posted by wakannai at 7:23 AM on April 27, 2015 [2 favorites]

Do you take antihistamines? For years my lips got incredibly dry (and red) at certain times of the year and they would start peeling within a few days. No amount of moisturizer would help. I thought it was a side effect of seasonal allergies, but I finally realized it was actually caused by the antihistamines I was taking to fight the allergies. In my case, mostly Claritin.
posted by bassomatic at 7:38 AM on April 27, 2015

See a doctor.
posted by heathrowga at 12:33 PM on April 27, 2015 [1 favorite]

I'm sensitive or slightly allergic to many lip balm/lipsticks. My lips don't swell but the top layer of skin dries out and peels off. If your lips are peeling after you put something on them, then that might be the problem. With things like this, I've had to keep ruling stuff out until I could figure out the cause.
posted by stray thoughts at 1:48 PM on April 27, 2015

If you can see a doctor and get a requisition to see a dermatologist specialist, that would be ideal. In the meantime, have you tried applying pure coconut oil? Also, zero lip-licking. In my experience, licking your lips exacerbates the problem. Coconut oil all day long
posted by leslievictoria at 7:13 PM on April 27, 2015

I have very dry lips and I too shed my lip-skin every day. I just sort of assumed it was something that people with dry skin get. I don't know about lip swelling though - that does sound like an allergy. Mine are plump in the morning but I wouldn't call them swollen. I thought that was a result of sleeping (since it's true of my cheeks too). I found two things which helps keep my lips moisturised and neither one of them is Vaseline since that is just a protective, barely penetrating shield.

The first one is antipodes lip balm

The second one is lanolips lemon aid

I use the second one sparingly and top up with the first one throughout the day. I bought both of these from Whole Foods UK. I don't know where they are stocked in the U.S.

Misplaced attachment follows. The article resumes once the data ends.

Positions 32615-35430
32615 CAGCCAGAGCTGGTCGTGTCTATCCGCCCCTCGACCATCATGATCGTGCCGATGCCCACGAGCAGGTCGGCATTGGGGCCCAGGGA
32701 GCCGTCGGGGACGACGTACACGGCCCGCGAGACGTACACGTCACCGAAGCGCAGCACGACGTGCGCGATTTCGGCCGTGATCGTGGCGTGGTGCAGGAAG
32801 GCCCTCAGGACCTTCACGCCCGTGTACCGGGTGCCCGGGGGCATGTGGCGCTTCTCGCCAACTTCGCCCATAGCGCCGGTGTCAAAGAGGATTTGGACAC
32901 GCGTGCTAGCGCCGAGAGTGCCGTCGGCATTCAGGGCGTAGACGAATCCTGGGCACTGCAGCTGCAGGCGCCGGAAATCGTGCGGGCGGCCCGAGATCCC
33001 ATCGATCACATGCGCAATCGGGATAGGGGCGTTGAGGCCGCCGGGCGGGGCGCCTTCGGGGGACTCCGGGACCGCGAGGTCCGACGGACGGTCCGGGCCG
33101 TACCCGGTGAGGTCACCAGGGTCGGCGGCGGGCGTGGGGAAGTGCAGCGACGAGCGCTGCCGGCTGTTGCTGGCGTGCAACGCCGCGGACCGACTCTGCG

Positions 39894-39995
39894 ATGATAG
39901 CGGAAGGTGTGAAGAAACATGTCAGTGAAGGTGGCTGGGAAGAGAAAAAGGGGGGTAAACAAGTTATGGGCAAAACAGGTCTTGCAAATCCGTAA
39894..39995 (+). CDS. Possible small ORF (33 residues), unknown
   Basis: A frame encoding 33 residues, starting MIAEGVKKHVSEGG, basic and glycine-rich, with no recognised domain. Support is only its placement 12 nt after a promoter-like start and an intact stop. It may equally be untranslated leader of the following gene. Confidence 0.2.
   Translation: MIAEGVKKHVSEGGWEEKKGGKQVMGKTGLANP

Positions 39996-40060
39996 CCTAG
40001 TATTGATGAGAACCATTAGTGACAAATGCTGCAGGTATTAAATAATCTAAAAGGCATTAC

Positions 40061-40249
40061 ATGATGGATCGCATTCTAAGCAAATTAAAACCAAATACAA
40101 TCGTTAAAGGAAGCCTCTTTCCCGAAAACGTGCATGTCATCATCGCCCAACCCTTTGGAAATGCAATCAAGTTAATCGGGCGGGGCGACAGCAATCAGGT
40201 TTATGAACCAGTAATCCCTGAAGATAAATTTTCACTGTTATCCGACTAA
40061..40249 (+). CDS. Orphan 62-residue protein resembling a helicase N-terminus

Definitely go to the doctor to check if it's an allergy. You may be eating a food which although you might actually enjoy could be affecting you physically. I have lots of diagnosed allergies and food intolerances so the 2 could be related.
posted by ihaveyourfoot at 2:34 AM on April 28, 2015

Response by poster: Follow-up - even after months of constant application of Aquaphor this is still happening though to a lesser extent. My PCP gave me a referral to a dermatologist and said that this might be a type of skin cancer. Fingers crossed that it's something else.
posted by bendy at 6:50 PM on September 17, 2015

Oh, Bendy! Jeez! Fingers crossed it's just an allergic dermatitis or something.
posted by Ursula Hitler at 12:32 AM on September 18, 2015

Hugs, bendy... Hoping for good news for you.
posted by mochapickle at 9:18 AM on September 18, 2015

Mod note: Final update from the OP:
After the initial dermatologist appointment in 2015 (or 2016) the steroid gel they gave me worked until I stopped using it.

I met with another dermatologist in January 2017 and she did an allergy patch test on me. It didn't start until April 2017. I had 123 patches on my back and had to wear a trash bag cape in the shower for a week to keep them from getting wet. In the end I had no allergies.

In the final reading appointment on May 1, 2017, the doctor told me that I just had severely chapped lips. She ran out of the room excited about something that I never learned the name of. She came back in with a little unmarked container of something that looked like vaseline. She said, "use this," and I did. It stung at first but helped a lot until I got the "thin skin" feeling that steroid treatments had given me.

Then I switched to Aquaphor and the pure petrolatum she gave me. It's still not completely painless or non-dry but my lips are definitely a lot better. They aren't peeling and as long as I stay consistent with the petrolatum and Aquaphor I mostly get better. There are worse days but I hope if I keep up with those two eventually I'll be back to a place where I just have non-painful lips.
posted by taz (staff) at 1:48 AM on June 13, 2017